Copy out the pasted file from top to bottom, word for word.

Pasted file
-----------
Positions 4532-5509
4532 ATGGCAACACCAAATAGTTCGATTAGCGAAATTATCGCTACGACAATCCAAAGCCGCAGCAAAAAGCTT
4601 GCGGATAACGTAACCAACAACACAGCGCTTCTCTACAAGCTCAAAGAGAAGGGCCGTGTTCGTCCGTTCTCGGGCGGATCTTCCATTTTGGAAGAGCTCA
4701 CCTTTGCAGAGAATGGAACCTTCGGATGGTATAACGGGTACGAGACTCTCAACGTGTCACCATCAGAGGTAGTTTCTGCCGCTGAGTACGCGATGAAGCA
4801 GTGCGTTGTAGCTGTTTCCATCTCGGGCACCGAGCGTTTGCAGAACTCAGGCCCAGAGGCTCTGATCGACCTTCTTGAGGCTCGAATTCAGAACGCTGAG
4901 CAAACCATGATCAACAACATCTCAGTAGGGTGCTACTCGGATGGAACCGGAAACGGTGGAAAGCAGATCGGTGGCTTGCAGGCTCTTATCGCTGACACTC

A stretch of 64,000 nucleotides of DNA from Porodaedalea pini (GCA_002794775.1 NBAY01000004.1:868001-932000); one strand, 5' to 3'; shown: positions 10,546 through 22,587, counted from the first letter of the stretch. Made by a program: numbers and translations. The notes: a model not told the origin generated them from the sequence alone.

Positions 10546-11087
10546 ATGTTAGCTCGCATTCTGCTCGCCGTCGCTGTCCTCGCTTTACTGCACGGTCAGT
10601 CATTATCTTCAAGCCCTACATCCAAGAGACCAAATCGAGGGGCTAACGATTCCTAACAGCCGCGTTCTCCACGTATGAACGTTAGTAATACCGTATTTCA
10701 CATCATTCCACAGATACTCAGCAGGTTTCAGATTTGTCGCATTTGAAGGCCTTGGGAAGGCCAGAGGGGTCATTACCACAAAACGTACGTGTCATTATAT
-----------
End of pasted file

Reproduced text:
Positions 4532-5509
4532 ATGGCAACACCAAATAGTTCGATTAGCGAAATTATCGCTACGACAATCCAAAGCCGCAGCAAAAAGCTT
4601 GCGGATAACGTAACCAACAACACAGCGCTTCTCTACAAGCTCAAAGAGAAGGGCCGTGTTCGTCCGTTCTCGGGCGGATCTTCCATTTTGGAAGAGCTCA
4701 CCTTTGCAGAGAATGGAACCTTCGGATGGTATAACGGGTACGAGACTCTCAACGTGTCACCATCAGAGGTAGTTTCTGCCGCTGAGTACGCGATGAAGCA
4801 GTGCGTTGTAGCTGTTTCCATCTCGGGCACCGAGCGTTTGCAGAACTCAGGCCCAGAGGCTCTGATCGACCTTCTTGAGGCTCGAATTCAGAACGCTGAG
4901 CAAACCATGATCAACAACATCTCAGTAGGGTGCTACTCGGATGGAACCGGAAACGGTGGAAAGCAGATCGGTGGCTTGCAGGCTCTTATCGCTGACACTC

A stretch of 64,000 nucleotides of DNA from Porodaedalea pini (GCA_002794775.1 NBAY01000004.1:868001-932000); one strand, 5' to 3'; shown: positions 10,546 through 22,587, counted from the first letter of the stretch. Made by a program: numbers and translations. The notes: a model not told the origin generated them from the sequence alone.

Positions 10546-11087
10546 ATGTTAGCTCGCATTCTGCTCGCCGTCGCTGTCCTCGCTTTACTGCACGGTCAGT
10601 CATTATCTTCAAGCCCTACATCCAAGAGACCAAATCGAGGGGCTAACGATTCCTAACAGCCGCGTTCTCCACGTATGAACGTTAGTAATACCGTATTTCA
10701 CATCATTCCACAGATACTCAGCAGGTTTCAGATTTGTCGCATTTGAAGGCCTTGGGAAGGCCAGAGGGGTCATTACCACAAAACGTACGTGTCATTATAT